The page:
Waking up

As I drove through town this morning, I wondered at the faces I saw. People going about their business, making their way to work. Standing there, blank faces, such vacant looks. Not a smile to be seen. And it begs the question, are they really alive at all? Or are they seemingly dead on the inside, living life just going through the motions. For anyone faced with their own mortality it can seem such a waste.

And sometimes I think that the diagnosis of something serious can be a wake up call to take life by the throat and squeeze. Awaken us from the slumber of such a banal existence. Making us sit up and take note of what’s important and then go after it. Because we can take it for granted, can’t we. This gift of life that we wake up to each day. I think sometimes a good shake up can be a wondrous thing. And maybe a diagnosis is not exactly what we had in mind, but it works just the same. And in some strange way, it was exactly what I needed. After years of just existing, struggling through in misery, it was the fact of coming face to face with my own mortality that shocked me into living again. Kick started the motor so to speak. Rekindled my joy. Helping me to create something even better.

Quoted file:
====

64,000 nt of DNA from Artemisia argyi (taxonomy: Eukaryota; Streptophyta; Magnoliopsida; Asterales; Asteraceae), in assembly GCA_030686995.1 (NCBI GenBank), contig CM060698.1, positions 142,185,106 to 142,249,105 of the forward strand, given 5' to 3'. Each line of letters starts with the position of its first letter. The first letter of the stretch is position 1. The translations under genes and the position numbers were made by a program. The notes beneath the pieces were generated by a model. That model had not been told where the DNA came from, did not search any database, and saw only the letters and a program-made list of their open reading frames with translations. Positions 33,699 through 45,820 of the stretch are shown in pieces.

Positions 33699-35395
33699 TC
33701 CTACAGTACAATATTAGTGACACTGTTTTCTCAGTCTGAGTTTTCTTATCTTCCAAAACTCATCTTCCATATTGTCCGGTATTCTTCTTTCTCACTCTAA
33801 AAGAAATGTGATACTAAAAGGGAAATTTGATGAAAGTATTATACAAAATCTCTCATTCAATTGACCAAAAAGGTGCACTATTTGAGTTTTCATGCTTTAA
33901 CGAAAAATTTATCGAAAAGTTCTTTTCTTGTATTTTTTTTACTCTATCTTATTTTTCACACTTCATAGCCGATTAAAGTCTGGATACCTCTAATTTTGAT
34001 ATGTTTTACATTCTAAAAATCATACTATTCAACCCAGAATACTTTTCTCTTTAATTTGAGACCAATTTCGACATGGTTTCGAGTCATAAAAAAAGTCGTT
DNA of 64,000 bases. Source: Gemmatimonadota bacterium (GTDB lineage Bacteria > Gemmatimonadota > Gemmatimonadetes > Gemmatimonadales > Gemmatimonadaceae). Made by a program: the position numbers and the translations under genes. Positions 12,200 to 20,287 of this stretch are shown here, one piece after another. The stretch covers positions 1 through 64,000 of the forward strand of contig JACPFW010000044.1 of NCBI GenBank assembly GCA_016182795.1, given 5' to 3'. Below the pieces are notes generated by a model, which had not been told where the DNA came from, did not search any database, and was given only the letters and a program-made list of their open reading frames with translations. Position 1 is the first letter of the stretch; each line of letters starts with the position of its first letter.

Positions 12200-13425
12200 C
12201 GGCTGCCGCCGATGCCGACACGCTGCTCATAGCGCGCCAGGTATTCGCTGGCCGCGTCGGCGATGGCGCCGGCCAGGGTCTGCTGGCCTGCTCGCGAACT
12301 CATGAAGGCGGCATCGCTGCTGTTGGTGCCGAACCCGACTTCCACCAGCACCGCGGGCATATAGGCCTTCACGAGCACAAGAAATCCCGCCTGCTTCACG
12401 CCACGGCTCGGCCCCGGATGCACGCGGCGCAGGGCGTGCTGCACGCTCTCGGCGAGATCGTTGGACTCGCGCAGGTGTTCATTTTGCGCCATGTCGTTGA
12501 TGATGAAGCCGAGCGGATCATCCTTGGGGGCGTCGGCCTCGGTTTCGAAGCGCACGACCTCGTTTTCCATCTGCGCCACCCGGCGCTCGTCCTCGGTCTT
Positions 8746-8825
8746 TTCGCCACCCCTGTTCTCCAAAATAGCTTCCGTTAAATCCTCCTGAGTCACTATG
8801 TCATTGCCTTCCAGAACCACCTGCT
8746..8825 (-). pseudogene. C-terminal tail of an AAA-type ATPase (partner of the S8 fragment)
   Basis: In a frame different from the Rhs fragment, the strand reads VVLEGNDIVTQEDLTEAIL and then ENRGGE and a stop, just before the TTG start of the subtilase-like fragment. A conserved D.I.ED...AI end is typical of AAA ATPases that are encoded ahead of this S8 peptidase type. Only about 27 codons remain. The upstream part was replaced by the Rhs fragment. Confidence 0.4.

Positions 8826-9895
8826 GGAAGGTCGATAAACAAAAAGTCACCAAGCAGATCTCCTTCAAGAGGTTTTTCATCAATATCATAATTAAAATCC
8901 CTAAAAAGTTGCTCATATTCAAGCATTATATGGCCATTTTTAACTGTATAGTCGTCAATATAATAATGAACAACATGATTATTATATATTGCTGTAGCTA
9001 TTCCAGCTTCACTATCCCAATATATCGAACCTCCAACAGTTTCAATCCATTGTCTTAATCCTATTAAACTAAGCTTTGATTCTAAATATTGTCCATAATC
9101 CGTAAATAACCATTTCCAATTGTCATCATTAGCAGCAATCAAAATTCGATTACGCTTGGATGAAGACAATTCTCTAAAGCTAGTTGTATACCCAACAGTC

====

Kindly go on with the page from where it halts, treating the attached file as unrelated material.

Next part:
And I recall listening to a doctor whose middle-aged wife was diagnosed with a young woman’s cancer. An aggressive form with a not so good prognosis. And while he is always the optimist, he described her as the polar opposite. Many a night she’d spend in his medical library, scaring herself silly as she scoured his text books. Expecting only the worst. Cancer the focus of her every moment. He recounted how they would go out together for an evening walk and begin to plan a holiday. And the next thing he new she had swung the conversation around once again to the cancer. ‘I might not even be here’, she said. And he felt helpless.

 But one day he had had his fill of this focus on all things bad. And so he simply said ‘Okay, let’s assume the worst and that you have only 90 days to live. Do you want to spend it talking about the cancer and scaring yourself silly, or do you want to enjoy the time you’ve got?’. And he held his breath for what seemed the longest minute. How would it be received? But to his immense relief, she replied that it was the first thing anybody had said to her in months that made any sense. And it seemed to give her exactly what she needed to move forward.

Well that was ten years ago and she’s still going strong. And I think Joan Borysenko puts it best. The question is not whether we will die, but how we will live…

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